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From dancing to crochet, we're happily together alone


Experiences of dancing, gym sessions and crocheting shared together on social media offer a circuit-breaker and sense of sanity to many people during the coronavirus lockdown.

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As the world bunkers down and the daily news cycle revolves around one story alone, shared experiences on social media are offering a circuit-breaker and sense of sanity to many people during the COVID-19 lockdown.

Billions worldwide have headed online to connect and share their experiences under the tag #happyathome.

Experts said the spike in online traffic could help businesses stay afloat as well as proving a boon to people’s mental health.

Trish Obst, from the Queensland University of Technology’s (QUT) school of psychology, who researches sense of community, said people had been getting creative in looking for alternative ways to stay connected.

“If you think in your daily life, we have so much incidental dropping in and just chatting with the people in the work tea room, the coffees on Saturday morning with your friends … that information connection is really a huge part of our daily lives,” Obst said.

The trend is also noticeable on the social media platform TikTok.

“We’re inspired to see the TikTok community continue to use their creativity to motivate one another,” a TikTok spokesperson said.

“That spirit has spread through trends like #happyathome and #quarantine, where users are sharing their experiences of working or schooling from home.”

According to TikTok’s statistics, #lifeathome had been shared 2 billion times, while #safehands had been viewed by 1.8 billion people.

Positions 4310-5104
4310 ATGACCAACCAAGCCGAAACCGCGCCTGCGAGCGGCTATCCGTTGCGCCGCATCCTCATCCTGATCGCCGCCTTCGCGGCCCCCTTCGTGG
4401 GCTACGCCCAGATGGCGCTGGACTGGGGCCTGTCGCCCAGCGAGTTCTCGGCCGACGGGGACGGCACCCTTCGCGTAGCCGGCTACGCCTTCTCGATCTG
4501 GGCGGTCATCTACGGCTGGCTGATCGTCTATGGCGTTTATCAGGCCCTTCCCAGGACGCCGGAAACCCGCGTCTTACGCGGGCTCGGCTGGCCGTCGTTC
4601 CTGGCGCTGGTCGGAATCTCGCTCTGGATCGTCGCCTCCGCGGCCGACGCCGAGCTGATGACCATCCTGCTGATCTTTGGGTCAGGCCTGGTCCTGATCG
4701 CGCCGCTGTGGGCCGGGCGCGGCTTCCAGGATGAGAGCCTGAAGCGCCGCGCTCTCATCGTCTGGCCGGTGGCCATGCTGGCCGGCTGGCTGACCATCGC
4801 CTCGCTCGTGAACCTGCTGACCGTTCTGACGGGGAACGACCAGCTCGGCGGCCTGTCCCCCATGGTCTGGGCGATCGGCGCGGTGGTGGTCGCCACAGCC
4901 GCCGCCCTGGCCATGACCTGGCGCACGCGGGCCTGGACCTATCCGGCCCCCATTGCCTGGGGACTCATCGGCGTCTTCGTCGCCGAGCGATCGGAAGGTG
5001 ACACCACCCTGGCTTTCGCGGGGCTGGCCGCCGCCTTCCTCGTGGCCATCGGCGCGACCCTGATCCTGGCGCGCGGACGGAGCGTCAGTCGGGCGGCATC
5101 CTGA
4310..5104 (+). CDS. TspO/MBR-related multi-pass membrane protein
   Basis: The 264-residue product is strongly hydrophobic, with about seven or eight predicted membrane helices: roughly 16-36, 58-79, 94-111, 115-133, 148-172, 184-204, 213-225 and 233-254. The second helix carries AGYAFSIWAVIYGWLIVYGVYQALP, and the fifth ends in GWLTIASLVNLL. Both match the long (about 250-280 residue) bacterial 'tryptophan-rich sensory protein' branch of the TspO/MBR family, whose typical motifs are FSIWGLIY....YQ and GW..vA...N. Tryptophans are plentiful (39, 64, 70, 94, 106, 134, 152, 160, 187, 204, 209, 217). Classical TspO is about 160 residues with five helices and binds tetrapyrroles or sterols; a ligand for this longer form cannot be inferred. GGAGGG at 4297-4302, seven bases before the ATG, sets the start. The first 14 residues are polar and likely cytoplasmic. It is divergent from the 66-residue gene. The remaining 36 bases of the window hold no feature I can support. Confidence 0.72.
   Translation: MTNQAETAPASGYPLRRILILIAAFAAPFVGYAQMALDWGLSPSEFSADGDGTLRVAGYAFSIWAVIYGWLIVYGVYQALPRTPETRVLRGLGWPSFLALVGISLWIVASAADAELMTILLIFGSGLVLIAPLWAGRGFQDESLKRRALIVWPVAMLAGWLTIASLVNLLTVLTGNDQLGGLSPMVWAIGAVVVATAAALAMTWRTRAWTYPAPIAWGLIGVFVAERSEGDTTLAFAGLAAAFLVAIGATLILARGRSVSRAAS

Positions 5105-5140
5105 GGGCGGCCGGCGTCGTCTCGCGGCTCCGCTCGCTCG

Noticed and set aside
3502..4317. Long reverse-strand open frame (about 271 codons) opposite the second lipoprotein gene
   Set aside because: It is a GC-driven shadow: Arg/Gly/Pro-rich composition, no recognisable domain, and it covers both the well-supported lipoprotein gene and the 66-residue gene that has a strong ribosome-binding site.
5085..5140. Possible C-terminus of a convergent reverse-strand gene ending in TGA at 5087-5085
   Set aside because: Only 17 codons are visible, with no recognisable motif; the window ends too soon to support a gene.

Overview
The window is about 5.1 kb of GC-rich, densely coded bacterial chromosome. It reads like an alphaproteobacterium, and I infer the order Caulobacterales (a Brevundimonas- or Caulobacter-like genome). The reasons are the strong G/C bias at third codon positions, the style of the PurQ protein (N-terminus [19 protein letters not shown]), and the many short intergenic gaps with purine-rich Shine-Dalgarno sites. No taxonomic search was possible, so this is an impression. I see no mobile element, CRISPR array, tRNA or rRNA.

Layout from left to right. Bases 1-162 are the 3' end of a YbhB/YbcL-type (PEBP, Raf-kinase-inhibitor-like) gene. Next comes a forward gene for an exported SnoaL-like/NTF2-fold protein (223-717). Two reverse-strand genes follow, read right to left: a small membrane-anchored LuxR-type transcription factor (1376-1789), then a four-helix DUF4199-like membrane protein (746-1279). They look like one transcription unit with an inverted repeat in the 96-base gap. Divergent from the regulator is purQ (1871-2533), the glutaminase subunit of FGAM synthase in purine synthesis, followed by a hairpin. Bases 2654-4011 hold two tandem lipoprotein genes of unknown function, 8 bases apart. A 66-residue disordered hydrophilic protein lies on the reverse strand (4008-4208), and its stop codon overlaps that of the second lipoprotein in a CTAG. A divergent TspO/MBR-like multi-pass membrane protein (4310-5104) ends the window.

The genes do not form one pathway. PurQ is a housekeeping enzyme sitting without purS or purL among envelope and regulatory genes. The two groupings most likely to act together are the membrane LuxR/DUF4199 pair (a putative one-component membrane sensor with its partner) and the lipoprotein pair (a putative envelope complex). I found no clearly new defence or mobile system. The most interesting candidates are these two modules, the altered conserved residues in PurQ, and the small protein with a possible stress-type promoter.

It said #quarantine (2.5 billion views) and #selfcare (2.4 billion views) were also trending.

On a more local level, a Brisbane gym initiated an odd object challenge, asking members to send in videos of their workouts with an “odd object”.

The gym’s social media was flooded with videos of members lifting bedframes, a motorbike trailer, surfboards, a trolley — even a cat.

‘A sense of sanity’

QUT digital communications specialist, Associate Professor Daniel Angus, said such interactions were providing a fix for people craving connection.

“I think it is something that’s going to help us through this to maintain social connections and have a sense of sanity through all of this,” Angus said.

Andrea Lam’s Brisbane Bollywood dance school Dance Masala had shifted classes online when social distancing restrictions came into effect.

“We’ve gone onto Zoom and set up live stream classes that you can join, and we can actually see you if you’ve got a webcam,” Lam said.

“We can see into our students’ lounge rooms or their bedrooms, and that’s really unique and actually really fun,” she said.

Obst said these shifts in behaviour were a sign of people building a community around a common experience.

“It gives you something to share,” she said.

“You can bring your conversations away from [COVID-19] and down to what stitch you picked up this week or what move you’re doing.”

Crocheted ‘coronavirus creations’

Sue Stapleton, who runs a platform called Two Redheads Crochet, said people had been offering each other online support to try and keep conversations light-hearted.

Women had posted their own “coronavirus creations” and adaptions of a population stitch known as the “virus”.

“Designers from all around the world have been putting up patterns in their stores for free or at heavily discounted prices as they know many people are finding things tough,” Stapleton said.

Emma-Louise Wilson filmed some of her efforts to share with those taking on similar projects.

“Pre-isolation, I would only crochet in the evening, or if my little one was at kindy and I had a spare moment,” Wilson said.

“I’m starting to feel a little less guilty about having the telly on and having the time to myself and this is how I choose to spend it.”

– ABC / Brittney Kleyn

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